clubhaus:

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(Photo: Douglas Levere)

Airbnb CEO and Co-founder, Brian Chesky just circulated an email highlighting the company’s new initiative and vision, Shared City. He’s asking for ideas from engaged locals to help Airbnb highlight their city to its global community. Buffalo needs to be…

I took this picture almost a year ago of the HSBC tower “fading away.”  It is now 95% vacant and I had little hope for it until this news story!

http://www.buffalonews.com/business/real-estate/hunts-high-end-vision-is-to-revive-citys-tallest-tower-20140303

It makes me so happy that so many people thought of me when they read this article — basically, Buffalo is the new Taj Mahal for hipsters!

Back in December, the Washington Post published a completely arbitrary list of what was in for 2014 and out for 2013. In addition to ridiculously passé things such as Russia and food stamps, Austin was also considered “out” for 2013. In its place? Buffalo, Mother-f’ing New York.”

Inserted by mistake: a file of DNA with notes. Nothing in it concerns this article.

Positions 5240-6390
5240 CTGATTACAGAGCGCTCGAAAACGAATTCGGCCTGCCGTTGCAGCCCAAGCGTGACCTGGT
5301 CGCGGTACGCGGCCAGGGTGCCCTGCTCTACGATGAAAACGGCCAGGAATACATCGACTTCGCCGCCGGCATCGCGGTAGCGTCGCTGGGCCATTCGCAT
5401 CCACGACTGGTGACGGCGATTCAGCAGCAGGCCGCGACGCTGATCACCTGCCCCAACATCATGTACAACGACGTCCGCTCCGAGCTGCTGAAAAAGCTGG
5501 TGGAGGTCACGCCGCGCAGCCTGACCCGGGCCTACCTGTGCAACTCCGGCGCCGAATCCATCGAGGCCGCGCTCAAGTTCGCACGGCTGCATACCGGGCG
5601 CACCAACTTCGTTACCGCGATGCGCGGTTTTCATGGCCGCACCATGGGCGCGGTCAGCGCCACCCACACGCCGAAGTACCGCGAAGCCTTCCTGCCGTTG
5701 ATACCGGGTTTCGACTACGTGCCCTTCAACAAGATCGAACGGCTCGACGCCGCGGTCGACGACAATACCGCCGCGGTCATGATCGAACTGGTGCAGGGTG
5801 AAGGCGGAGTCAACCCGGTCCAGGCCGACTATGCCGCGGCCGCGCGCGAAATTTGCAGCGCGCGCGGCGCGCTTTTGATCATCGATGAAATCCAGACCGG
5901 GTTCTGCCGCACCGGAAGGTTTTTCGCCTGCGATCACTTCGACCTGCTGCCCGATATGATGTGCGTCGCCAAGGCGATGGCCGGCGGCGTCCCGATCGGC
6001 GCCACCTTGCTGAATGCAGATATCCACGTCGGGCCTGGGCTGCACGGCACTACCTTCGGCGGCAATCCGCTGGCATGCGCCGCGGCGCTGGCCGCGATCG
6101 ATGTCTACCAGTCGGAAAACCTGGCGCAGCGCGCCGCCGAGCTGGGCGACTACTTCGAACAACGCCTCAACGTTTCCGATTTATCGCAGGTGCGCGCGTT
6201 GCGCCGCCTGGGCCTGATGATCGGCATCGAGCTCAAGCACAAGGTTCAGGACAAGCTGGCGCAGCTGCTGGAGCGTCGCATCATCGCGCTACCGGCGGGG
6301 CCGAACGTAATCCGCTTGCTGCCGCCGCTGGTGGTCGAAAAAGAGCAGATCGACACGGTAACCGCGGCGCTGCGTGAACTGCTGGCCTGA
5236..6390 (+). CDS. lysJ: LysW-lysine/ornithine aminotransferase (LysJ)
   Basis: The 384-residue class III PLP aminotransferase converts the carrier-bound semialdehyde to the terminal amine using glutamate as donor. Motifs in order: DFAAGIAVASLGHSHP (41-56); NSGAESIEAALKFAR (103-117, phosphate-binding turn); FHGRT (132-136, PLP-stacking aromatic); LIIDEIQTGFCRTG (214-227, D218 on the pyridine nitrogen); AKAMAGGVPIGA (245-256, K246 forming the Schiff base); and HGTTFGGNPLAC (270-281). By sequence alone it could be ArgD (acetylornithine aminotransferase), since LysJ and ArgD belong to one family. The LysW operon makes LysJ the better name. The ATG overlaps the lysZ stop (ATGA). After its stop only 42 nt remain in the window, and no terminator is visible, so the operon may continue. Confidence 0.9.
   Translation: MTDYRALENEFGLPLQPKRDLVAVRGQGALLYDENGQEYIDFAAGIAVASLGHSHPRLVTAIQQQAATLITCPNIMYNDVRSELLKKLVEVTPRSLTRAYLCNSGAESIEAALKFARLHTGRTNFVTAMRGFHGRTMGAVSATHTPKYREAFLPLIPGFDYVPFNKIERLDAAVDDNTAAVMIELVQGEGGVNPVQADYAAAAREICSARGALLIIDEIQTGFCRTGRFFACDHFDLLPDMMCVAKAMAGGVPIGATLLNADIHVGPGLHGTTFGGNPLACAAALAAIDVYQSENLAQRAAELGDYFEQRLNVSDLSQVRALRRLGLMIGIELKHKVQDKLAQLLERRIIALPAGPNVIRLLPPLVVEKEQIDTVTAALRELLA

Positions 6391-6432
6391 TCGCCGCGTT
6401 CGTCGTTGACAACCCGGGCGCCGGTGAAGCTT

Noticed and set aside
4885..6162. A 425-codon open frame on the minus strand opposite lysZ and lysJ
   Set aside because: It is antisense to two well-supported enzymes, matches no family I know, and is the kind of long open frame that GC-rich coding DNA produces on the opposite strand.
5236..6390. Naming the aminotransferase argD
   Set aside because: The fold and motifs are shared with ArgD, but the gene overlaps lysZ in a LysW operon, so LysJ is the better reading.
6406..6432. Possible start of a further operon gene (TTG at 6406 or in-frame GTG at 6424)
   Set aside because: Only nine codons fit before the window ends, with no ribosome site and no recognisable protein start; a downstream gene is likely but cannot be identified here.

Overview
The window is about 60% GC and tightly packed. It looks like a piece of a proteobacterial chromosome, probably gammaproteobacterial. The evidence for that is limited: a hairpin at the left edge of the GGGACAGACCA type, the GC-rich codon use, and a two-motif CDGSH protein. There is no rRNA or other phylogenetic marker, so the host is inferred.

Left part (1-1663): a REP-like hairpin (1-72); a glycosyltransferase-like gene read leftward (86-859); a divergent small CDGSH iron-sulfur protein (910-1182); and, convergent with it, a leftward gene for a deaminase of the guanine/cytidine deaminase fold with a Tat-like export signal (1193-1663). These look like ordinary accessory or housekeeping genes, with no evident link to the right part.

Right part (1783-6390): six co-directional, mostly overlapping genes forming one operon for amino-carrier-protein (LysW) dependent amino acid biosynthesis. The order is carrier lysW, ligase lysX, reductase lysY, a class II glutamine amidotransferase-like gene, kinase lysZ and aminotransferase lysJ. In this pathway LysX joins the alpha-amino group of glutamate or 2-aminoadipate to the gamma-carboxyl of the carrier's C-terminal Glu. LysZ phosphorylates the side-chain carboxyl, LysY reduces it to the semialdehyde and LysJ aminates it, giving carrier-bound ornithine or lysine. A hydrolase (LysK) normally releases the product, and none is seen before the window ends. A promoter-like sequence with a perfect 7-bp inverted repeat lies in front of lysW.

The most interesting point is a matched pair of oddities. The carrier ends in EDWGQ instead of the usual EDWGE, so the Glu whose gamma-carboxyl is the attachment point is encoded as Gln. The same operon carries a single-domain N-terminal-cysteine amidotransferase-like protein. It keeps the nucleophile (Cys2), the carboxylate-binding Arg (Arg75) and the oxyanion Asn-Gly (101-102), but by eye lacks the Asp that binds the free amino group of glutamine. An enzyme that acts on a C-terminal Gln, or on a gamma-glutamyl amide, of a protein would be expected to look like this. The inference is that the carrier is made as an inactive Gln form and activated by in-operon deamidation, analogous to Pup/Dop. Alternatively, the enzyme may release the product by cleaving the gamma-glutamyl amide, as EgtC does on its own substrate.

Help make this kick-ass idea reality!

An initiative to bring handmade ceramic mugs to the Elmwood-Bidwell Farmers Market via a handmade tandem bike towing a handmade canoe.

Proceeds benefit youth and environmental programs in the Buffalo area, AND you get a free cup of coffee from a local cafe!  

Looking for the photographer who captured this amazing view of the city!

"[Besides being a tourist attraction that connects parts of the city in rengeration], the path could be used as a commuter trolley line, connecting offices in Larkinville and downtown Buffalo… There is even a “beautiful cobblestone street” that is somewhat hidden by undergrowth but runs next to the track and could accommodate a trolley…"